‘Both major parties are in general agreement on many of the key measures...’
She concludes that:
‘Over recent years, many short-term deterrence measures have been introduced by both Labor and Coalition Governments, but many more long-term incentives or proposals along the lines of those recommended by the [2012 expert panel on asylum seekers established to advise the Government on the “best way forward”] have largely not been pursued.’
But does the ends justify the means if this deterrent strategy works? For many, that would be arguable given the irreversible damage that individuals in this situation suffer (though a counter-argument might point to the harm caused by people smuggling). It might be a moot point, anyway. Australia’s offshore immigration detention policy is entering its 20th year but there has not been a sustained reduction in the number of boat arrivals. In fact, there has been a sporadic rise since 2001.
Additionally, while the Government took the step of establishing an expert panel on boat arrivals, it failed at the next hurdle and did not follow the expert advice that they had sought. (Some of the long-term advice ignored included ‘create better migration pathways and protection opportunities for refugees’.)
Even setting aside Scott Morrison and his toy boat, it seems remarkable how little our leaders care about confirming suspicions that visa outcomes are not determined solely on individual merits. In the telephone conversation with then-President Donald Trump, PM Malcolm Turnbull stated repeatedly that a group of refugees who had been detained offshore for over three years at the time would have been “let in” to Australia had they arrived by any means but sea.
“So we said, if you try to come to Australia by boat, even if we think you are the best person in the world... we will not let you in,” Turnbull explained to the disbelieving President. “You are worse than I am,” an impressed Trump responded.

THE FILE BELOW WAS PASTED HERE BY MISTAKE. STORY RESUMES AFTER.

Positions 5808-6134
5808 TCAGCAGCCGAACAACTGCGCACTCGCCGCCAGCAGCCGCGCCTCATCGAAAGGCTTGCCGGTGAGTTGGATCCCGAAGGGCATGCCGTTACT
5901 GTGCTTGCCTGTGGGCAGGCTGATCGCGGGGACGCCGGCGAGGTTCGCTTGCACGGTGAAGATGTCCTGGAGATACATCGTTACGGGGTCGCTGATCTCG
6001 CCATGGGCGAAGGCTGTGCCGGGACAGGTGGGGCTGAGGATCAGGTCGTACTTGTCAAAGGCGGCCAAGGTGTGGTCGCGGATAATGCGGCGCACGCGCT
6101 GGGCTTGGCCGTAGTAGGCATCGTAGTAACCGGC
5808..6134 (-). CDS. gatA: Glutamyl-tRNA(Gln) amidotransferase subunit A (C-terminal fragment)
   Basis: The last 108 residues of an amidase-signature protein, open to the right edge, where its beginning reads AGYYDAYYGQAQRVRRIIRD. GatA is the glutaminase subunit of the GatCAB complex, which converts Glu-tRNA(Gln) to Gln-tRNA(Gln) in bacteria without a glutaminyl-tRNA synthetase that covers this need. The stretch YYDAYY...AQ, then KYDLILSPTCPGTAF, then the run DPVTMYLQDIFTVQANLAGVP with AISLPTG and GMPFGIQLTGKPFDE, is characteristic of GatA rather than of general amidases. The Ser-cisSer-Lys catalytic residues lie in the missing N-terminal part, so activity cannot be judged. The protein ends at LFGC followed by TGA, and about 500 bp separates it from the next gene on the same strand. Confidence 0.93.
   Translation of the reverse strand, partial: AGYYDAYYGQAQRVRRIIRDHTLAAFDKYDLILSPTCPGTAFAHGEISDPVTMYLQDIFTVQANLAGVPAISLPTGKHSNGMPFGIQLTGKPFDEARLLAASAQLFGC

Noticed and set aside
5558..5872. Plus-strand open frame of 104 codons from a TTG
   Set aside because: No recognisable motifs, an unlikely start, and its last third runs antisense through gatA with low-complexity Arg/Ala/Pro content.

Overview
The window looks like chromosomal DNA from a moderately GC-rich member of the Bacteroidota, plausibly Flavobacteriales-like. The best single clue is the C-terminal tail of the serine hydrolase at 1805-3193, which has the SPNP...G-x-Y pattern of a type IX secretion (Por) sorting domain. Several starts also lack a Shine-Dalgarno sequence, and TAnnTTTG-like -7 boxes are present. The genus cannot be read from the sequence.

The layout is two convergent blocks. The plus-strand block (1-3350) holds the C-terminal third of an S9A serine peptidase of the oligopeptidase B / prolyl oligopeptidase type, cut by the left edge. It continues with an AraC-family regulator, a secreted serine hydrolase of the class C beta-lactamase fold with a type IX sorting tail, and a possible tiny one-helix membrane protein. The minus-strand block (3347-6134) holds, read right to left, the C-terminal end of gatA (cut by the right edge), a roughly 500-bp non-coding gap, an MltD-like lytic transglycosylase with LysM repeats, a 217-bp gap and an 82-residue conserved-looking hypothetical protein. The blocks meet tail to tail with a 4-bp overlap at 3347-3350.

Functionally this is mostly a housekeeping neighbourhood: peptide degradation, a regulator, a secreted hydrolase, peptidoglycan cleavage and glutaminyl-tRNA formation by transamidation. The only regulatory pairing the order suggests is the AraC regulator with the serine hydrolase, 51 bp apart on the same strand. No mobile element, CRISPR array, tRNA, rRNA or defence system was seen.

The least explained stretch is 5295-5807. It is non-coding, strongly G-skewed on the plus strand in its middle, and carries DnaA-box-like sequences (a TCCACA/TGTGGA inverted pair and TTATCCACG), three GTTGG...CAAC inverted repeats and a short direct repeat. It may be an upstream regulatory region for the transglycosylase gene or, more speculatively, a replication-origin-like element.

What does all of this mean for Nades, Priya, Tharnicaa and Kopika — individuals who might, as Turnbull predicted, plausibly have been described as “best people in the world” by their many friends and neighbours? Though Barnaby Joyce is hardly the most deserving of credit in this matter, the weeks since his public defence has seen a small victory. Three of the family members have been granted three-month bridging visas and a release from detention. The family are thought to be together in Perth now.
Though sighs of relief were breathed by many at this hard-won victory, the Biloela family’s futures still hangs in the balance. The family are unable to leave Perth and the visas will expire in September.
More broadly, it should be borne in mind that this decision was an exception (grounded in ministerial right to intervene in the public interest) and not the rule. We can’t know for sure whether this discretion will be applied in other, lower-profile cases or how much longer the Biloela family would have been detained if little Tharnicaa had not become so unwell.
But for those currently suffering under Australia’s immigration scheme and all those yet to seek asylum in Australia by boat, perhaps the best that can be hoped for is that the Biloela family’s success in winning over hearts across the country is incentive enough for the Government to finally look past short-term solutions.